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Oral Health

Dental and oral health is an essential part of your overall health and well-being. Poor oral hygiene can lead to dental cavities and gum disease, and has also been linked to heart disease, cancer, and diabetes.


The World Health Organization (WHO) defines oral health as a state of being free from chronic mouth and facial pain, oral and throat cancer, oral sores, birth defects such as cleft lip and palate, periodontal (gum) disease, tooth decay and tooth loss, and other diseases and disorders that affect the oral cavity.

Policy basis for the WHO Oral Health Program include the following:

  • Oral health is integral and essential to general health.
  • Oral health is a determinant factor for quality of life.
  • Proper oral health care reduces premature mortality.
  • The burden of oral diseases on individuals and communities is considerable and given the extent of the problem, they are a major public health problem.

Why It's Important

  • Research has shown associations between chronic oral infections and heart and lung diseases, stroke, diabetes, and low-birth-weight, and premature births.
  • Poor oral health in children has been related to decreased school performance, poor social relationships and less success later in life.

What Is Known

  • An estimated 51 million school hours per year are lost in the U.S. because of dental-related illness.
  • Employed adults in the United States lose more than 164 million hours of work each year as a result of oral health problems or dental visits.
  • There is a shortage of dentists across the country impacting access to care including Medicaid dental providers.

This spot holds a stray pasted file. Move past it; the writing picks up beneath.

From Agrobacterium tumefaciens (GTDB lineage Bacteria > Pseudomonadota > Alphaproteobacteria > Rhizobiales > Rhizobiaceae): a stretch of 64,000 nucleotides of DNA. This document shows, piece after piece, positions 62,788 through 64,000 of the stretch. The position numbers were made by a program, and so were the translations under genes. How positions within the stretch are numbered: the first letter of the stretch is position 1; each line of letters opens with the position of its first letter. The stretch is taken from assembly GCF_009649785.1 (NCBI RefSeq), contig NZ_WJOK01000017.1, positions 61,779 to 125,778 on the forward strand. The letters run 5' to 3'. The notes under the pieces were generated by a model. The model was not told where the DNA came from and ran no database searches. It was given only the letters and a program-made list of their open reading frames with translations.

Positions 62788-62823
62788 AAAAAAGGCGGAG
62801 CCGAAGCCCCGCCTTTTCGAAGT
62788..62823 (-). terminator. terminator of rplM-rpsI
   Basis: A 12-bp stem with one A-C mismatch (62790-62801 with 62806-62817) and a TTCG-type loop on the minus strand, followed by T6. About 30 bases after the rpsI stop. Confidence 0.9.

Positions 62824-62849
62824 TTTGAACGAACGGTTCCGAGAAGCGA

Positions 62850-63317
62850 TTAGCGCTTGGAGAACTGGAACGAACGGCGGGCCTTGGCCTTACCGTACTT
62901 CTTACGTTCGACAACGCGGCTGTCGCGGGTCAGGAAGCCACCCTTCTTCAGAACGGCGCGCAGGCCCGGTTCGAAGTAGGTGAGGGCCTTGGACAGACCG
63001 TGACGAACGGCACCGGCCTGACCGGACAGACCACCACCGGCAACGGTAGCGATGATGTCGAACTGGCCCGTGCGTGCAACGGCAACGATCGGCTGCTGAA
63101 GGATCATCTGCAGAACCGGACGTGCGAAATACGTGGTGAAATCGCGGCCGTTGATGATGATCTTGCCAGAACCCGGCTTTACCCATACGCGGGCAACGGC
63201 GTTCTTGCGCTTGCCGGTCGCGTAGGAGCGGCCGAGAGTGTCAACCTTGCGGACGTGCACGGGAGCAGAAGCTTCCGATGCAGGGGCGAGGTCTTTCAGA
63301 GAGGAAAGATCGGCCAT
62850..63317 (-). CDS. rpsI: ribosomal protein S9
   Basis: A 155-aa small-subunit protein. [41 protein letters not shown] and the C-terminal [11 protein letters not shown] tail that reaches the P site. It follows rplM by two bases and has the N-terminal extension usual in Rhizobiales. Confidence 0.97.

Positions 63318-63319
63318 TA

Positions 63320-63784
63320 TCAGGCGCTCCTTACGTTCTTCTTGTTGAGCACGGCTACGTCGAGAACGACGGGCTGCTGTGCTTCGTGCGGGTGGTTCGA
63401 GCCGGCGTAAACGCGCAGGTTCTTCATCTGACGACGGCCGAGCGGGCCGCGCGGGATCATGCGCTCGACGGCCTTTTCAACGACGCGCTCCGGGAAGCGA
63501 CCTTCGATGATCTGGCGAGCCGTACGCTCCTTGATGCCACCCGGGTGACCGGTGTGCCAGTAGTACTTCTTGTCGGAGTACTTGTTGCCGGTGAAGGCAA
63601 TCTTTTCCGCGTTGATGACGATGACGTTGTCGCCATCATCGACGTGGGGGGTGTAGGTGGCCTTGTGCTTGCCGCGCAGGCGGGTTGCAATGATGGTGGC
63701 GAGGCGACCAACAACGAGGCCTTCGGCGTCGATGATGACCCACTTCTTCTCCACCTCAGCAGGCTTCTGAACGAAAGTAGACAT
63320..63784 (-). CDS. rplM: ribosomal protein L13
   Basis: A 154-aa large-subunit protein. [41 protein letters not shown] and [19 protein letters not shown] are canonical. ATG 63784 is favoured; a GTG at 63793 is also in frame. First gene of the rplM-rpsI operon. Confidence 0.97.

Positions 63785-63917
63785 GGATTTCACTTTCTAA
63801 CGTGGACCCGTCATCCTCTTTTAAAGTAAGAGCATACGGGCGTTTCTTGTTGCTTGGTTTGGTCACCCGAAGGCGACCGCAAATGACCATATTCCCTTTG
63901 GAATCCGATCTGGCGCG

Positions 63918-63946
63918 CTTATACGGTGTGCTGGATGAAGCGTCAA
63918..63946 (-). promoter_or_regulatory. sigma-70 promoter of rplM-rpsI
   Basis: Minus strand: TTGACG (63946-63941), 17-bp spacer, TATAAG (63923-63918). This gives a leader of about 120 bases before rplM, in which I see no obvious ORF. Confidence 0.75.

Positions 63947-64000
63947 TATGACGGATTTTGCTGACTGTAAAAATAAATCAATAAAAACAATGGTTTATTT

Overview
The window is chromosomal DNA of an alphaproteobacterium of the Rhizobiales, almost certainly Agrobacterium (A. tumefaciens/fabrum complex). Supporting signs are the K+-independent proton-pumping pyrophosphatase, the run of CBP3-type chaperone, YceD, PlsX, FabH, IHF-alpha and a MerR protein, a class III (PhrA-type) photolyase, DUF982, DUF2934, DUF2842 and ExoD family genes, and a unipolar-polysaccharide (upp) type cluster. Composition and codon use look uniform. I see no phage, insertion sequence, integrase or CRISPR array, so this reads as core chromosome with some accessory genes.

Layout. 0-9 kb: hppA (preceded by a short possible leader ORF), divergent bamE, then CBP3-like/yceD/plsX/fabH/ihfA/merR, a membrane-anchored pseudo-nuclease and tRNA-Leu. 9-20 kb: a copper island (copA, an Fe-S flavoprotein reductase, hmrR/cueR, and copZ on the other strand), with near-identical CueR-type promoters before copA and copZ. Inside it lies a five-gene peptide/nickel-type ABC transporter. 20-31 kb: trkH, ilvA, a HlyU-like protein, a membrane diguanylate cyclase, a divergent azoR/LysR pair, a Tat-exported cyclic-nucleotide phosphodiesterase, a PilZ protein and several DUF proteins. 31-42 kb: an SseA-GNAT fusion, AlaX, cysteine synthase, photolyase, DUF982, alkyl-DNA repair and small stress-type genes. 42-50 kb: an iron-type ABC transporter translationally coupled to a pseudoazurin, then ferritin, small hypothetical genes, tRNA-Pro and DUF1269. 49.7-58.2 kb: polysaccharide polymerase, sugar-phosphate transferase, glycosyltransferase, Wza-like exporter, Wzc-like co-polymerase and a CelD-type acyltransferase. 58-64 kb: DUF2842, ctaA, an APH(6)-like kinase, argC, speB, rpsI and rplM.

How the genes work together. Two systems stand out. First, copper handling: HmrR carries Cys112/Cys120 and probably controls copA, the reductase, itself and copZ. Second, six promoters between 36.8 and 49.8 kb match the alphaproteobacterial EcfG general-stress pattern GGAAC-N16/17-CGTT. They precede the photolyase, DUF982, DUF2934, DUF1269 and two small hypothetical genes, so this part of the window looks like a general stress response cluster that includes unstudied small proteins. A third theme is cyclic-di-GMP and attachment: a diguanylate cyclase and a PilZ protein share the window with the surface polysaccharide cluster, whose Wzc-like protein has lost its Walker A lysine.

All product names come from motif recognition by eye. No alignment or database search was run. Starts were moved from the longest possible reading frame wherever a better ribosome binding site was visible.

• Emergency rooms across the country are providing services to those suffering from dental disease without completing treatment.

According to the data from the New Mexico's Behavioral Risk Factor Surveillance System (BRFSS) in 2012:

  • Approximately 39% of adults 18 and over had not visited a dentist or a dental clinic for any reason in the last 12 months.
  • 16.2% of adults aged 65 and over who have had all their natural teeth extracted.

Who Is at Risk

Numerous studies have found that age, infrequent dental visits, low education level, low income, co-morbidities, and inclusion in certain racial or ethnic populations are associated with increased prevalence of dental disease.

Oral health barriers in New Mexico include:

  • Lack of dental insurance especially among the poor and the immigrants.
  • Limited adult Medicaid services.
  • Limited Medicaid dental providers.
  • Rural and frontier population.
  • Dental professional shortage.

How To Reduce Risk

Strategies to reduce the burden of disease include:
  • Addressing access to care and calling to attention the benefits of good oral health.
  • Increasing the number of children receiving preventative services (dental sealants/fluoride varnish).
  • Increasing the number of residents consuming fluoridated water.

To address oral health issues in New Mexico, the state provides Medicaid funding for limited adults services, limited services for pregnant women, and SCHIP funding for children preventive and treatment services. The Department of Health is charged by statute to conduct a dental program. The Office of Oral Health conducts a preventive pre-school and elementary school mobile dental prevention program. State staff provided these services to over 125 elementary schools and Head Start programs throughout the state. The Office also funds private contractors and dental providers to service low income and uninsured residents by providing preventive and treatment services.

How It's Tracked

The New Mexico Department of Health tracks oral health through:

  • New Mexico's Behavioral Risk Factor Surveillance System (BRFSS)
  • The New Mexico Oral Health Surveillance System (NMOHSS)